China’s defense minister told the head of Japan’s National Security Council on Friday that Japanese legislation that could see troops sent to fight abroad for the first time since World War Two would “complicate” regional security.
Sino-Japanese ties, long bedeviled by China‘s memories of Japan’s wartime aggression and disputed islands in the East China Sea, have improved since Japanese Prime Minister Shinzo Abe met Chinese President Xi Jinping at an Asia-Pacific summit in Beijing in November.
The legislation, pushed through Japan’s lower house of parliament on Thursday, would drop a ban on collective self-defense or fighting to defend a friendly country like the United States.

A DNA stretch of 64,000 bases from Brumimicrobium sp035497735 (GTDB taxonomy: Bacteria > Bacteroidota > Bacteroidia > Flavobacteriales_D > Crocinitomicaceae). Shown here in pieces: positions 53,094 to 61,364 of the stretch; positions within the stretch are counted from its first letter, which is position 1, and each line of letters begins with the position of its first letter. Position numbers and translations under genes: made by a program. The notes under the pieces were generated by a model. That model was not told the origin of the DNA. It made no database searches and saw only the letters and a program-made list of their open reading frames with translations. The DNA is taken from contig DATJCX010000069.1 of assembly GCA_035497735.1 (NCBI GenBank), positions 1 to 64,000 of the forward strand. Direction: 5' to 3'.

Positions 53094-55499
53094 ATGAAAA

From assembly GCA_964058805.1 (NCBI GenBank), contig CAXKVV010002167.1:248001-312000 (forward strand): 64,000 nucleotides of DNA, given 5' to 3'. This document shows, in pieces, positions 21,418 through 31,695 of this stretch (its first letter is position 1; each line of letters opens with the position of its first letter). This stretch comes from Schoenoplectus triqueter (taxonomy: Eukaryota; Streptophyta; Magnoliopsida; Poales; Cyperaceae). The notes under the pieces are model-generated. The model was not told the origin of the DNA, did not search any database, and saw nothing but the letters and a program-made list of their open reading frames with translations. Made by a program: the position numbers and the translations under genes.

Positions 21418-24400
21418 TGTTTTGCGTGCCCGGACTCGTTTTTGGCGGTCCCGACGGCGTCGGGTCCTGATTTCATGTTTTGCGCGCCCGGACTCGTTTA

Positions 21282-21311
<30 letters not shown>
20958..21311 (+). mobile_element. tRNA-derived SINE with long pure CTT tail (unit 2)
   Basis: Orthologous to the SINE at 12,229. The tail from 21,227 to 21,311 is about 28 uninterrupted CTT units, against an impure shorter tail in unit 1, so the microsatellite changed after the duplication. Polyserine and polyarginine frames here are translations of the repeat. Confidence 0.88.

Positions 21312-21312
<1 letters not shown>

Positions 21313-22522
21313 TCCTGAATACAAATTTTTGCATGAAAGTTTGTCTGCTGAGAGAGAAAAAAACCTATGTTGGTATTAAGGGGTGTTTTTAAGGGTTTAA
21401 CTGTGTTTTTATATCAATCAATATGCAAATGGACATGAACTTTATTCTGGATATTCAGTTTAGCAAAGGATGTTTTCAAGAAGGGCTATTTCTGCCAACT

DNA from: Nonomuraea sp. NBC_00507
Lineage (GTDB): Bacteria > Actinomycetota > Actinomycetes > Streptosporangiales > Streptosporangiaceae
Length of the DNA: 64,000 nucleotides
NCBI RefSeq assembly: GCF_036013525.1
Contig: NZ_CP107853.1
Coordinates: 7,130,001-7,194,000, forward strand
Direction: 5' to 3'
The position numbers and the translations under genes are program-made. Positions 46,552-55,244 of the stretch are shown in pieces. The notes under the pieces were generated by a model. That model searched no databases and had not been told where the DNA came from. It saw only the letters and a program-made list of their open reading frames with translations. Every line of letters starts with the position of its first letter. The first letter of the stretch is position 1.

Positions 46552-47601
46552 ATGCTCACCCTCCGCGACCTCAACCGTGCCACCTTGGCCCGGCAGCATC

Chinese defense chief Chang Wanquan told Shotaro Yachi, who is a close ally of Abe’s, that the passing of the bill was an “unprecedented move”, state news agency Xinhua said, after the pair met in Beijing.
“This move will have a complicated influence on regional security and strategic stability,” the news agency said, paraphrasing Chang.
He “urged the Japanese to learn from history, respect major security concerns of its neighbors and not to do harm to regional peace and stability”, Xinhua added.